So yeah, I don’t think these tools are going to stick around in any kind of generalized form, and I’ll be happy when they go back to being the province of specialized tools and research. Hopefully they’re already on their way. In the meantime, I’ll just stick to what I’m doing, thanks.


Buh-Bye, Facebook

Been meaning to do this for a long time, and finally pulled the trigger. I suppose technically the account won’t go belly-up for a couple weeks, but as long as I don’t log in again my Facebook account should be deleted. Of course, given past history (just Google “Facebook privacy issues” for a Russian novel’s worth of stories) it wouldn’t surprise me if Zuckerberg & company hang on to my data, but at least they won’t be getting any more of it.

Of course, I’m well aware that Facebook is not the only entity out there tracking my internet habits for its own gain. However, there are two things about Facebook that has led me to sever my relationship with it. First, the company is notorious for violating user privacy. I know of no other company that treats its users with as little respect as what it seems to show for personal data. Second, what I get out of Facebook is frankly not worth the potential downside. There’s not much that happens on Facebook that I can’t get either from my own (sadly neglected) blog or from Twitter. Unlike Google, which provides a number of highly valuable services, Facebook has always just been nothing more than a diversion. So…buh-bye.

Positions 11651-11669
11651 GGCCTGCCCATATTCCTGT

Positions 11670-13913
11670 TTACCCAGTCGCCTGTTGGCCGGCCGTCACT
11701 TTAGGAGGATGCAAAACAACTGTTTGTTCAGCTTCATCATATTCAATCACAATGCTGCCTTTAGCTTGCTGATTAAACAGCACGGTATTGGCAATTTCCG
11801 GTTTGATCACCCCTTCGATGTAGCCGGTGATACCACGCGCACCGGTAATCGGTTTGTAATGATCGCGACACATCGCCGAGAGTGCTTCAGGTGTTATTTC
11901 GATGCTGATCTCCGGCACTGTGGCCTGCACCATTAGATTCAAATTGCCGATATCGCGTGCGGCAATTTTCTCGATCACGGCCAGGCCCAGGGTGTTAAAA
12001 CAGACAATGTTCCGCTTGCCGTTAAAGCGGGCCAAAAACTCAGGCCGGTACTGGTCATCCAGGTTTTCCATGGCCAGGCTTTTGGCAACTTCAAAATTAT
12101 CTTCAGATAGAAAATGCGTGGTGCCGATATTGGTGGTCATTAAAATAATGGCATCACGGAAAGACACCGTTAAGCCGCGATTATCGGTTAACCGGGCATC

Always read the release notes

New version of BBEdit! Among the changes is this:

The ponies learned that their saronite shoes were not RoHS compliant and had a huge carbon footprint. So, they’ve switched to Five Fingers and Birkenstocks. They’ve also been studying the post-apocalyptic arts, because fortune favors the prepared.


Stay away from French servers

Mon dieu…

France’s new data retention law requires online service providers to retain databases of their users’ addresses, real names and passwords, and to supply these to police on demand. Leaving aside the risk of retaining all this personal information (identity thieves, stalkers, etc — that which isn’t stored can’t be stolen and leaked), there’s the risk of requiring providers to store plaintext unhashed passwords, as Bruce Schneier points out.